Canada didn't play as a freshman at Washington State because of his knee injury and after the season he opted to transfer. He was introduced to BYU by his friend Khari Vanderbilt, a safety that the Cougars had been recruiting (Vanderbilt ended up at California).

One of the difficult things about enrolling at BYU was having to cut his signature dreadlocks.

“It was tough. I had dreads and I had to cut my dreads. The honor code was a huge thing for me,” Canada said. “I prayed about it and talked to my mom and dad. My dad said it would be a great school for me. My hair can always grow back.”

Since he arrived on campus, he’s acclimated to the culture and he's learned a lot about the LDS Church.

“It’s been great. Everybody is super nice and super friendly. It’s a great school, a beautiful place,” Canada said. “I left my headphones and wallet in class and I came back two hours later and it was still there. It’s a really nice, safe environment. I really like how my teammates accept me for who I am, even though I’m not part of their faith.”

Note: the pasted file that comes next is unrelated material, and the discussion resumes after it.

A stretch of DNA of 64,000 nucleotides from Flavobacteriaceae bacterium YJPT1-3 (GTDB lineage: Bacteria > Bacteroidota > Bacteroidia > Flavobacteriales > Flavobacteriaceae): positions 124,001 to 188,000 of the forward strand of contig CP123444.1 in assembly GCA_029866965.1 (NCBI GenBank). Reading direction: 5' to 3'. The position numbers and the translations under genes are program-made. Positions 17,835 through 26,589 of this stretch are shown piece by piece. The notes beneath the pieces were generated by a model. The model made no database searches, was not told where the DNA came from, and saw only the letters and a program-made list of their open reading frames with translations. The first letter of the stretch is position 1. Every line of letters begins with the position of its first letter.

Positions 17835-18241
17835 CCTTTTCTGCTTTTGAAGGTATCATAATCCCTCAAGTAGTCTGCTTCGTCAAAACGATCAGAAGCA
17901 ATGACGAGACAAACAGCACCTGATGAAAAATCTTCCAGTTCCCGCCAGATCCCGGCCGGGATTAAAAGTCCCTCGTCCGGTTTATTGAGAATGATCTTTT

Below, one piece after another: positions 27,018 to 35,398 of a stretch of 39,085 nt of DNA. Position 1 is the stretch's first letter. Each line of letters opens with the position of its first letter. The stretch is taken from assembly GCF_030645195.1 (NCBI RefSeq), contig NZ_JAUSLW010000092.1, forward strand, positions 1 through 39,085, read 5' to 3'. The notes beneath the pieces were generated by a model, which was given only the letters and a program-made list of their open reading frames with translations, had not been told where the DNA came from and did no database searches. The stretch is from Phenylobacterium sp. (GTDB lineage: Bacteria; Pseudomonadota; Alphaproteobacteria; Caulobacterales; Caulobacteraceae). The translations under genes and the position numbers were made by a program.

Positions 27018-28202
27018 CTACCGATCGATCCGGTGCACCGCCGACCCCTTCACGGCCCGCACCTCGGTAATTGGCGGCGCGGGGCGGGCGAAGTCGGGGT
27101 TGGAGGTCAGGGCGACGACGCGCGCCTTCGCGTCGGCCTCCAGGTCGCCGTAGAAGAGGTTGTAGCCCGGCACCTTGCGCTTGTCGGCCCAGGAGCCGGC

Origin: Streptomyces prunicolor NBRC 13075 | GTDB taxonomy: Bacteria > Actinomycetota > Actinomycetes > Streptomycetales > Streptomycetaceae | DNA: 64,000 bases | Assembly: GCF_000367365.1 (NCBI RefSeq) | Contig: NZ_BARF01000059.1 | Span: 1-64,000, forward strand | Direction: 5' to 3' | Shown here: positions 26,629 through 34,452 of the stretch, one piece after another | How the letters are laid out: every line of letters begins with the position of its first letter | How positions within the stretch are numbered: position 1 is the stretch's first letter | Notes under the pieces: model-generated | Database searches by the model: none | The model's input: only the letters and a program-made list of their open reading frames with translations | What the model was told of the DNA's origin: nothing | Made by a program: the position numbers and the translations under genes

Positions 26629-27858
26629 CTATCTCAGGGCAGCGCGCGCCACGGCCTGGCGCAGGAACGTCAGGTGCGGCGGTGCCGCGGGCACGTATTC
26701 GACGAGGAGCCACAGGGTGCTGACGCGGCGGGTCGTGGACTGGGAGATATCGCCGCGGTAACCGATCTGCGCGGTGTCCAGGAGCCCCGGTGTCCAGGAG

As for the origin of Squally — his first name?

"My dad, when I was a kid, sat me down. There were trees outside of our yard," he explained. "I would just watch the trees. He was like, ‘You look like a little squally, like the trees out front, squally trees.’ That’s how it came about.”

When Canada signed with BYU on December of 2014, it appeared that he would be Jamaal Williams’ replacement in the backfield after Williams' graduation. But Williams withdrew from school prior to fall camp last August and did not play last season.